Measurements: 12 cm – height


Description: A delicate Ancient Roman perfume bottle in a pale, translucent blue colour. The vessel features a slender piriform body tapering to a pointed end, a long cylindrical neck and a rounded, folded flaring rim.


Glass was often the preferred material for storing expensive oils, perfumes, and medicines in antiquity because it was not porous. By the 1st century AD, the technique of glassblowing had revolutionised the art of glassmaking, allowing for the production of  medicine, incense, and perfume containers in new forms and shapes. Glass vessels are found frequently at Hellenistic and Roman sites, especially in cemeteries, and the liquids that filled them would have been gathered from all corners of the expansive Roman Empire.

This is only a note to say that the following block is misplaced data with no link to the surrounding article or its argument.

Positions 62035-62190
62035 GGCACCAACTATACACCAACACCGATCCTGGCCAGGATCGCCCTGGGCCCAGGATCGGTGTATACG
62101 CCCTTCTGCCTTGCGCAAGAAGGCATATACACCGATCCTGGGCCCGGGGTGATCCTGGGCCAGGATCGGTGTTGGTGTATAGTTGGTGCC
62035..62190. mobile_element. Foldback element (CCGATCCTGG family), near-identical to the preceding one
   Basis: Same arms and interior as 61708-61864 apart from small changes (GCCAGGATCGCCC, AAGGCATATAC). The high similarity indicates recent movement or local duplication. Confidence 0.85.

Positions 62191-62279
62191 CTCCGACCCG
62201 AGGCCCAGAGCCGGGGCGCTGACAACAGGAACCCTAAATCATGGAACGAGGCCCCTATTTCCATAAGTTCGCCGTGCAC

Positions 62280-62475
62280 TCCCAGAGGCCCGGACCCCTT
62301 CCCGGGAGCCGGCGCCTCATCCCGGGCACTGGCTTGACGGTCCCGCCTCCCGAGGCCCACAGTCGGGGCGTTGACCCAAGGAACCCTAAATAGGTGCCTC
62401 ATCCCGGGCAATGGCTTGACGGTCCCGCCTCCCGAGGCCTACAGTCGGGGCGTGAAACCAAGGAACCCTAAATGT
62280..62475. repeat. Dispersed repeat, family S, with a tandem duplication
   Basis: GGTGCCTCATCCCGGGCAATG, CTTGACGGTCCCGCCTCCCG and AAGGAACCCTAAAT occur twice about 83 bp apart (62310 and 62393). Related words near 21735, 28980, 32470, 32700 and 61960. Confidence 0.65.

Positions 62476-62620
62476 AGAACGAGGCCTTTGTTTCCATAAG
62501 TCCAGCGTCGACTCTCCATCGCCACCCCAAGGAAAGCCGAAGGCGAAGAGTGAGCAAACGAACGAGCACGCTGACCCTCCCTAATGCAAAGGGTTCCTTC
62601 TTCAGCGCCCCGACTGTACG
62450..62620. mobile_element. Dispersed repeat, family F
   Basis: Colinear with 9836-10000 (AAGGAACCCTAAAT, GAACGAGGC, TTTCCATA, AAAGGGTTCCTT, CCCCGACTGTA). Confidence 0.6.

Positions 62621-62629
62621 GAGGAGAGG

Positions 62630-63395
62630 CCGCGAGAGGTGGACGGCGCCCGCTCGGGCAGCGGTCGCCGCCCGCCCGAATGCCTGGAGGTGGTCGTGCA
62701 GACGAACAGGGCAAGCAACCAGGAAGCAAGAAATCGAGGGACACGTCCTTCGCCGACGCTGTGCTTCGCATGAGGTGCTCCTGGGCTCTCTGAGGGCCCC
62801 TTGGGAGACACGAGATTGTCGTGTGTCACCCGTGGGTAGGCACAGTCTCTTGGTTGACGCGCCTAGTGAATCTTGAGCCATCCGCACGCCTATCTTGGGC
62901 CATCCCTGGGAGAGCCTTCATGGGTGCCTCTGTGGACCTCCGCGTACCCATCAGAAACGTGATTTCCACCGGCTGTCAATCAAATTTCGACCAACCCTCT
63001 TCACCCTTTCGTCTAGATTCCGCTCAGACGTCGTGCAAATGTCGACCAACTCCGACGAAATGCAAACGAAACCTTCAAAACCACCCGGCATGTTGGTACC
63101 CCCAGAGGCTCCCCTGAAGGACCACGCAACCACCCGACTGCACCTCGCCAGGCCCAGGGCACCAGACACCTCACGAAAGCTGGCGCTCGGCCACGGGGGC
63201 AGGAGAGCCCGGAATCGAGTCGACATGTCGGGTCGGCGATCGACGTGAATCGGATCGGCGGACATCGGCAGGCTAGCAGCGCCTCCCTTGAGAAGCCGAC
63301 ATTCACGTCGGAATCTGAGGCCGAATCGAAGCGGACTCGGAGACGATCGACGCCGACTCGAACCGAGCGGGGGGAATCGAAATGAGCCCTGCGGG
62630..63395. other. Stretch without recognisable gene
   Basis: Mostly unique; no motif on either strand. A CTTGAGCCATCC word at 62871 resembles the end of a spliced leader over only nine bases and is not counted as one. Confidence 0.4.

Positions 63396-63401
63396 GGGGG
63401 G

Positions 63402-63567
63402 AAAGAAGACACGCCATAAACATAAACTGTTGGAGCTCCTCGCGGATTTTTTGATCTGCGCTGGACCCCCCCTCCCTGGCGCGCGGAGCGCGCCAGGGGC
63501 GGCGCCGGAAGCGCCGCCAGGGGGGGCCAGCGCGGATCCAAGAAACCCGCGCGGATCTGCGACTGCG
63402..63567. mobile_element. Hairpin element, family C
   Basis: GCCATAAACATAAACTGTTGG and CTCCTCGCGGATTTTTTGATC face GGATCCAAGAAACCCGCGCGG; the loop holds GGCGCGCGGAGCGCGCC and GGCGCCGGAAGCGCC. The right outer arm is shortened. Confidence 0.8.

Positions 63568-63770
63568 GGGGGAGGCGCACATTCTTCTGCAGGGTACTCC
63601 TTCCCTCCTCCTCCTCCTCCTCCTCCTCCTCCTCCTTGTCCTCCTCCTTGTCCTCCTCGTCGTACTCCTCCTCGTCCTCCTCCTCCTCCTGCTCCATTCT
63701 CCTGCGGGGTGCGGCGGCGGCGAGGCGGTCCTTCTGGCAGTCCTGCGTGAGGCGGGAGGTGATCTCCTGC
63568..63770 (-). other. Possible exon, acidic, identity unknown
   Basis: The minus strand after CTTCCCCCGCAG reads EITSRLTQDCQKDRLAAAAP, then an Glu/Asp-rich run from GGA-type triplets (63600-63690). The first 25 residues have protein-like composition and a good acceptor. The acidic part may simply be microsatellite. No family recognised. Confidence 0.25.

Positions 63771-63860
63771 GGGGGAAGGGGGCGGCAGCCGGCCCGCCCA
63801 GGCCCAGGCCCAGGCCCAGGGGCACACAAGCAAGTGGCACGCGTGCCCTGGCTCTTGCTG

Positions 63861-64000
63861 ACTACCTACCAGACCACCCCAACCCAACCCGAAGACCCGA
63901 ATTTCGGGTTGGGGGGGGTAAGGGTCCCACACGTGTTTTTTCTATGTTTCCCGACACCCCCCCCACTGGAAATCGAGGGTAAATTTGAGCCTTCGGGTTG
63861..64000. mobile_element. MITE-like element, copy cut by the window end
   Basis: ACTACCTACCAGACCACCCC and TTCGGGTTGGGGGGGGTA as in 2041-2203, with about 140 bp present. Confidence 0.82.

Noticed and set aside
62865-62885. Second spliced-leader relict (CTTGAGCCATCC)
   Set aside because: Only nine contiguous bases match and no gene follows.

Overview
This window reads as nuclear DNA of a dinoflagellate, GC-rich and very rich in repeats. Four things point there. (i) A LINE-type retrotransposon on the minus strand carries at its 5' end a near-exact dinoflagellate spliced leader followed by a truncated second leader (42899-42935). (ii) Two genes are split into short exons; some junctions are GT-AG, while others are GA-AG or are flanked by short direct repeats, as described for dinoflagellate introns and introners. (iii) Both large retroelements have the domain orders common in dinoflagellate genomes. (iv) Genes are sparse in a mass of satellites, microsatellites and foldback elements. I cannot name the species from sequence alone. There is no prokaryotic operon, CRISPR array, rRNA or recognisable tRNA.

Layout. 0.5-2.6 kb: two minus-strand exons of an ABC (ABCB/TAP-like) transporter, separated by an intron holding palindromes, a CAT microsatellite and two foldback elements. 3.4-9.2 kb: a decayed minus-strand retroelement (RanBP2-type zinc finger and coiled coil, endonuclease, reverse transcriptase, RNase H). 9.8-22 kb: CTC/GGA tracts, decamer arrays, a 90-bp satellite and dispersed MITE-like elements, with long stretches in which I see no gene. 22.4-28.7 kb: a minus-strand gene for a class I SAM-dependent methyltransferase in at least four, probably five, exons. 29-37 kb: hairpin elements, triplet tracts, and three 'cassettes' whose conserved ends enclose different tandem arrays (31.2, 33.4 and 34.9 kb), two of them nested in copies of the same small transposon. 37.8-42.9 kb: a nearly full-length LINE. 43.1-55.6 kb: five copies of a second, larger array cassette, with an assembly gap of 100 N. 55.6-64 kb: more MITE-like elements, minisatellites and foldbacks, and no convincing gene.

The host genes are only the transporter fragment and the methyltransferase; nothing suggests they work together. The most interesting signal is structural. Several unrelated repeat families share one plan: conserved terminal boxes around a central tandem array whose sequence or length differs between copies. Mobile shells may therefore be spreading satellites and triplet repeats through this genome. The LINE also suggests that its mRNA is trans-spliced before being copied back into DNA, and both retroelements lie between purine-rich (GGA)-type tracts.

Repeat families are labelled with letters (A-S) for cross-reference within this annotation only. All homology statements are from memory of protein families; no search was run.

Period: Circa 1st – 2nd century AD


Condition: Fine with a stress crack visible to the bottom and across the body of the vessel. Beautiful white iridescence on the surface. Mounted on a custom made stand.


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